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Plugin for py.test that associates tests with github issues using a marker.

Project description

# pytest-github

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Plugin for py.test that integrates with github using markers. Integration
allows tests to xfail (or skip) based on the status of linked github issues.

## Installation

Install the plugin using ``pip``

```bash
pip install pytest-github
```

## Usage

1. Once installed, the following ``py.test`` command-line parameters are available.

```bash
py.test \
[--github-cfg=GITHUB_CFG] \
[--github-username=GITHUB_USERNAME] \
[--github-token=GITHUB_TOKEN] \
[--github-completed=GITHUB_COMPLETED] \
[--github-summary]
```

2. Next, create a configure file called ``github.yml`` that contains your GitHub username and [personal api token](https://github.com/blog/1509-personal-api-tokens). A sample file is included below.

```yaml
github:
username: j.doe
token: XXXXXXXXXXXXX
```

### Marker

The following ``py.test`` marker is available:

```python
@pytest.mark.github(*args): GitHub issue integration
```

The marker can be used to influence the outcome of tests. See the examples below for guidance.

### Example: xfail

Often, when a test fails, one might file a GitHub issue to track the resolution of the problem. Alternatively, you could use the built-in ``xfail`` marker. This is where ``pytest-github`` can be of use. To avoid having to review known failures with each test run, and to avoid always using ``xfail``, consider the ``github`` marker to dynamically influence the test outcome based on the state of the GitHub issue.

The following example demonstrates using the ``github`` marker to influence the outcome of a known failing test.

```python
@pytest.mark.github('https://github.com/some/open/issues/1')
def test_will_xfail():
assert False
```

Running this test with ``py.test`` will produce the following output:

```bash
test.py::test_will_xfail xfail
```

### Example: Anticipating specific exceptions with the 'raises' keyword

To avoid masking additional failures that might be uncovered by a test while a github issue is being resolved, you can restrict expected failures to specific exceptions using the `raises` keyword argument:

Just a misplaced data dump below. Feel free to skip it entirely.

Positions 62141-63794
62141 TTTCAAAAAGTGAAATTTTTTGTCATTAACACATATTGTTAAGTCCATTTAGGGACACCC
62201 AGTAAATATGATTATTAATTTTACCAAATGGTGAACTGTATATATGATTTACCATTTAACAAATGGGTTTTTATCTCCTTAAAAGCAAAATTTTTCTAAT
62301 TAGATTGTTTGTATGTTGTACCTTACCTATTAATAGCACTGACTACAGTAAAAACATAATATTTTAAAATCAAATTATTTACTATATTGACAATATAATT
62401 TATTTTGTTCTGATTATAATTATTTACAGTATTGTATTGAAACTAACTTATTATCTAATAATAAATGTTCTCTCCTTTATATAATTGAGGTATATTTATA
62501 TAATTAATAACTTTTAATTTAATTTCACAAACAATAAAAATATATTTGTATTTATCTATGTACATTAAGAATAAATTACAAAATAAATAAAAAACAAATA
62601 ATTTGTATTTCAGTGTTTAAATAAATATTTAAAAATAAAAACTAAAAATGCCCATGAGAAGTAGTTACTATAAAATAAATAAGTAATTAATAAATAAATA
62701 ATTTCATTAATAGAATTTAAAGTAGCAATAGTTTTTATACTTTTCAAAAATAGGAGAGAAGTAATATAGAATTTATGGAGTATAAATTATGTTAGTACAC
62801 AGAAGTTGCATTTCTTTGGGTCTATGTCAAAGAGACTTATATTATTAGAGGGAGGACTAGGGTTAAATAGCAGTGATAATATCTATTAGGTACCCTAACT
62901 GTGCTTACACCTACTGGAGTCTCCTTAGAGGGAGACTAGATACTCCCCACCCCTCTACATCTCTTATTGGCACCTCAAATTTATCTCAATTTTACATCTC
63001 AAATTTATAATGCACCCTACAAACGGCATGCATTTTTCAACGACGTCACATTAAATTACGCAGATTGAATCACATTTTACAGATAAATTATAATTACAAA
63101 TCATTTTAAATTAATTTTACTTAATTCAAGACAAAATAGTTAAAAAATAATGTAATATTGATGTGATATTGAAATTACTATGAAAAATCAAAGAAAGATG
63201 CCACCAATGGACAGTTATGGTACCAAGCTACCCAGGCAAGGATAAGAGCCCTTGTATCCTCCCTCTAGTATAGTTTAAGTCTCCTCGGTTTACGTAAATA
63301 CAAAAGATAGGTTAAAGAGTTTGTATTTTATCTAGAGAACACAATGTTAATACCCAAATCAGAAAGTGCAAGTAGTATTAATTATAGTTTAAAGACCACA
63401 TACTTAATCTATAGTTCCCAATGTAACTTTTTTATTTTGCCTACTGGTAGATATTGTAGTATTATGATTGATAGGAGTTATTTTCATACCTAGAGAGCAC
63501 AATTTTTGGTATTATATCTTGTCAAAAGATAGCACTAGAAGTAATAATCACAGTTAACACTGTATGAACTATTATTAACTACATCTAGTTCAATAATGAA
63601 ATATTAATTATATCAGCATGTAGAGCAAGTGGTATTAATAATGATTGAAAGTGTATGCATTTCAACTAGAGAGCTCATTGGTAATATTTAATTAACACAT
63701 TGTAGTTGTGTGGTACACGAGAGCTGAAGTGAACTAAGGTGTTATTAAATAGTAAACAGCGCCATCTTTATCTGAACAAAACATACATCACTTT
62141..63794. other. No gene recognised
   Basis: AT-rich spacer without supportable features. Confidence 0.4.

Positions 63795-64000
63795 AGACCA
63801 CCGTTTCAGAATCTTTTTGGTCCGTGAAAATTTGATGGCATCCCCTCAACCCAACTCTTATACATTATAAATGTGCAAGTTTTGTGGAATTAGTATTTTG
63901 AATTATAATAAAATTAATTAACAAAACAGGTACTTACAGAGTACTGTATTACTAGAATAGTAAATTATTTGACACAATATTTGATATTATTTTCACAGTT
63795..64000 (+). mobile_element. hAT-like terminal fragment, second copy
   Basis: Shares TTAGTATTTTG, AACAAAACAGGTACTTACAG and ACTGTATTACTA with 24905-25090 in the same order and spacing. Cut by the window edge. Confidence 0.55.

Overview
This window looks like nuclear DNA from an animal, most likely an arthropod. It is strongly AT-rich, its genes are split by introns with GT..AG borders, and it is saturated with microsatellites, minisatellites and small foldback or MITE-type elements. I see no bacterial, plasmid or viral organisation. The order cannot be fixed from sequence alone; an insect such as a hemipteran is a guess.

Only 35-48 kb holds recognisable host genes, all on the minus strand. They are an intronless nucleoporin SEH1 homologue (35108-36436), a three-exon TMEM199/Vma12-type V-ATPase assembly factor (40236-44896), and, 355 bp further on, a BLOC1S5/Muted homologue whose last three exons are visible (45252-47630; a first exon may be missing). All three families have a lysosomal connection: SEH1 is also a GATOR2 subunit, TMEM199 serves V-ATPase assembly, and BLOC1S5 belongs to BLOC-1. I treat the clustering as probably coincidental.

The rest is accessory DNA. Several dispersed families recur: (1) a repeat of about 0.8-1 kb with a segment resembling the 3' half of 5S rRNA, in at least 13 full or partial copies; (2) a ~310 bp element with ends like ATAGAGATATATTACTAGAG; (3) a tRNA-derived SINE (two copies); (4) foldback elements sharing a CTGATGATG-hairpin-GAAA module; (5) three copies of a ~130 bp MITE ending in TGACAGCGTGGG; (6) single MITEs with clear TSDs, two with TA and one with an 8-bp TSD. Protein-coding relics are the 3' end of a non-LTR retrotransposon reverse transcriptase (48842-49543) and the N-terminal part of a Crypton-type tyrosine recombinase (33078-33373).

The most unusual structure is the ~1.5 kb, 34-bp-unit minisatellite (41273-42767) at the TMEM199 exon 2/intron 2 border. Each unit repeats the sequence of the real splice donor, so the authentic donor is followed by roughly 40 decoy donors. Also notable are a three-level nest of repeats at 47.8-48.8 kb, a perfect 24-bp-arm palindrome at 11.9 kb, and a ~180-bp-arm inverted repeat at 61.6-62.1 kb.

```python
@pytest.mark.github('https://github.com/some/open/issues/1', raises=ZeroDivisionError)
def test_will_xfail():
foo = 1/0


@pytest.mark.github('https://github.com/some/open/issues/1', raises=ValueError)
def test_will_fail():
# This test has been marked with an open issue but it will still fail
# because the exception raised is different from the one indicated by
# the 'raises' keyword.
foo = 1/0
```

Running this test with ``py.test`` will produce the following output:

```bash
collected 2 items
collected 1 github issues

test.py::test_will_xfail xfail
test.py::test_will_fail FAILED
```


### Example: XPASS

The following example demonstrates a test that succeeds, despite being associated with an _open_ GitHub issue.

```python
@pytest.mark.github('https://github.com/some/open/issues/1')
def test_will_xpass():
assert True
```

In this example, the ``XPASS`` outcome (a.k.a. unexpected pass) is used.

```
test.py::test_will_xpass XPASS
```

### Example: PASSED

The following example demonstrates a test that succeeds, while it is associated with a _closed_ GitHub issue.
When a test associated with a GitHub
```python
@pytest.mark.github('https://github.com/some/closed/issues/2')
def test_will_pass():
assert True
```

In this example, the ``PASSED`` outcome is used.
```
test.py::test_will_pass PASSED
```

### Example: FAILED

The following example demonstrates a test that fails, while it is associated with a _closed_ GitHub issue.

```python
@pytest.mark.github('https://github.com/some/closed/issues/2')
def test_will_fail():
assert False
```

In this example, the ``FAILED`` outcome is used.

```
test.py::test_will_fail FAILED
```

### Example: SKIPPED

The following example demonstrates a test that fails, while it is associated with an _open_ GitHub issue.

```python
@pytest.mark.github('https://github.com/some/open/issues/1', skip=True)
def test_will_skip():
assert False
```

In this example, the ``SKIPPED`` outcome is used.

```
test.py::test_will_skip SKIPPED
```

### Summary of GitHub markers and their associated tests

The `--github-summary` option lists all GitHub issues referenced by a `github` marker. The list is divided into two sections, `Resolved Issues` and `Unresolved Issues`, where an issue is considered resolved if it has one of the `GITHUB_COMPLETED` labels. Beneath each issue is a listing of all tests that reference the issue.


Sample output:
```
Unresolved Issues
https://github.com/repo/open/issues/1
- test_suite.py:test_foo
https://github.com/repo/open/issues/2
- test_suite.py:test_bar

Resolved Issues
https://github.com/repo/open/issues/3
- test_suite.py:test_baz
- test_suite.py:test_bah
```

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